Nicorette 2mg 210 Original NRT Gum
Nicorette Gum (2mg) is a nicotine replacement therapy (NRT).
NRT products can be used to relieve withdrawal symptoms and reduce the cravings for nicotine that you get when you try to stop smoking, or when you are cutting down the number of cigarettes you smoke while trying to stop smoking.
To help cut down or quit smoking you should also try to use a behavioural support programme to increase your chances of success.
If you smoke 20 or fewer cigarettes a day, the 2 mg nicotine gum can help relieve your cravings.
If you smoke more than 20 cigarettes a day, 4 mg nicotine gum may be more appropriate.
Helpful tips on giving up
You may have tried to stop smoking before and you know from bitter experience that it’s not easy to give up cigarettes.
However, you have now taken the first constructive step towards becoming a non-smoker.
In overcoming your tobacco dependence you will have to tackle two problems:
- Your smoking habit.
- Your addiction to nicotine.
The overriding success factor in quitting is how determined you are. The first few weeks of quitting or reducing the number of cigarettes you smoke will probably be the most difficult because your smoking ritual is still fresh in your mind.
However, you will find that as time goes by, your willpower becomes stronger. Telling friends, family and work colleagues that you have quit smoking and that you envisage a tough time ahead will encourage them to support you.
Pick the right day
There is never a perfect time to give up smoking, but you should plan ahead by choosing a date in the not too distant future on which you are going to give up cigarettes completely, or start reducing the number of cigarettes you smoke. Try to pick a day when you will not be too stressed.
Break your routine
For a number of years you will have become accustomed to smoking at certain times, with particular people or in certain situations. Think about the times you will miss smoking the most and plan how you will cope on these occasions.
Changing your routine will help you break the habit of smoking.
Quit with a friend
Quitting with a fellow smoker is a good idea. It will strengthen your resolve and build on your determination.
Encourage a friend or family member to quit with you. It will give your morale a boost since there will be another person knowing exactly what you’re feeling and with whom you can share your resolve to quit smoking.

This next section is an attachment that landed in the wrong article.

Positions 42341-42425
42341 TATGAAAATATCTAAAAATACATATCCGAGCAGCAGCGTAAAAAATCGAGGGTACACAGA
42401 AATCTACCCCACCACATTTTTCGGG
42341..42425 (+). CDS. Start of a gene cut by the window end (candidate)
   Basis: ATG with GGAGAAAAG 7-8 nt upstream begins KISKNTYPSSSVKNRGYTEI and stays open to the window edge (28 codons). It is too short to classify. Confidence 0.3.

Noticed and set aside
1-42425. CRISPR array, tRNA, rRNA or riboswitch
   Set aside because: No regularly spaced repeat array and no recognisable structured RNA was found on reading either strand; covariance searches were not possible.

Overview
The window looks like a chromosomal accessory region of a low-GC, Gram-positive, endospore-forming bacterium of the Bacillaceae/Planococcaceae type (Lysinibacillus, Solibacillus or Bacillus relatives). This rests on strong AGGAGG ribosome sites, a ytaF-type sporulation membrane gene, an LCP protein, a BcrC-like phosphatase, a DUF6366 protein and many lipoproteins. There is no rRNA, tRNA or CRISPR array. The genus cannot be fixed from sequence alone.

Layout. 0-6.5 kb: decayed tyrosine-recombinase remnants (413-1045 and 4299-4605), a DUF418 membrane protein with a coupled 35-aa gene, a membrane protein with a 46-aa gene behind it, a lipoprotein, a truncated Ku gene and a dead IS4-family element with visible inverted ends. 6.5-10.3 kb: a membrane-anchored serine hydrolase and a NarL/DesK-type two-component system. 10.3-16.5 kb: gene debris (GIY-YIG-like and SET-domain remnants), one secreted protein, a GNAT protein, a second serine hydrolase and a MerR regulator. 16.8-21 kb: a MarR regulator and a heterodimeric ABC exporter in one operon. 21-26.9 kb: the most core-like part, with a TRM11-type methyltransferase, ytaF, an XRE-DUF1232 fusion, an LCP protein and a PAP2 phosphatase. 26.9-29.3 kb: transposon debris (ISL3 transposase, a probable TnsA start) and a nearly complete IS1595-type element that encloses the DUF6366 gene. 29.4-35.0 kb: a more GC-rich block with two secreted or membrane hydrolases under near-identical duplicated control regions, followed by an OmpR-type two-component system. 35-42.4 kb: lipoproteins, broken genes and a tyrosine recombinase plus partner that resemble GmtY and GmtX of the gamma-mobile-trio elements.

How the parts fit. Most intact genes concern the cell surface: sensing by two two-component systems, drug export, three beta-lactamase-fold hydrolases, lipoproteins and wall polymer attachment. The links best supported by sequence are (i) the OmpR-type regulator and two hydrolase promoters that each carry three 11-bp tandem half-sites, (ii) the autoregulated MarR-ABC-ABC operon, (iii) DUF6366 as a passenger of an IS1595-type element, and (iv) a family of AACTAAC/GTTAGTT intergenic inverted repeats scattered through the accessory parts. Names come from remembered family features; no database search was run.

Remove any temptation
To help yourself succeed be sure to remove all cigarettes, matches, lighters etc. from your home, car and work. Ask your friends and colleagues not to offer you cigarettes or smoke close by you but be careful not to offend them. Explain that you have given up. This type of support from friends is of greatest benefit for the first couple of weeks of quitting, as this is your most vulnerable time. The last thing you want is a cigarette close at hand in a moment of weakness.
Take one day at a time
When you reach your Quit Day, don’t allow yourself to think that you’re quitting for good.
That will make it seem like a superhuman task.
Just promise yourself “I won’t have a cigarette today” and take it one day at a time. You’ll be surprised how much that little thought helps.
Whenever you feel the urge to smoke coming on, distract yourself by keeping active. Don’t feel sorry for yourself. Get up and do something. Do that job around the house or garden that you’ve been putting off or take up a hobby.
Remember that the craving only lasts a few minutes.
Learn to relax
Once you have stopped smoking, taking exercise regularly will not only help you get fitter but will encourage you to relax. Exercise has the ability to relieve stress and tension. Taken regularly it will benefit you physically and psychologically.
If you haven’t exercised for some time, take it slowly to begin with and increase the amount of time spent exercising over the course of a few weeks. Not only will exercising help you relax but it also helps to keep your weight under control, which some people find a problem when quitting.
Think cash not ash
One of the really noticeable benefits of ‘stopping’ is the extra cash that’s suddenly available. To emphasise the point put the money into a pot marked ‘cash not ash’ and watch it accumulate. But be sure to use the money to treat yourself. You deserve a reward for not smoking.
Dealing with relapses
You might find that in times of stress, reaching for a cigarette is the only thing that will help you through. There may also be certain situations – particularly social situations such as a party – where temptation just gets the better of you, so you smoke one or two cigarettes. You might feel that your only option is to go back to smoking.
Don’t think of it as having failed, just think through the reasons why you wanted to quit in the first place and don’t let those couple of cigarettes get the better of you. Refer back to your plan and start again. You can beat it!
If you don’t succeed
Giving up is more difficult for some people than others. If you fail to stop first time, don’t be disheartened. Try again at a later date – you can do it!
Remember the most successful long term ex-smokers have usually had to try several times to stop smoking – if you don’t succeed – quit quit again.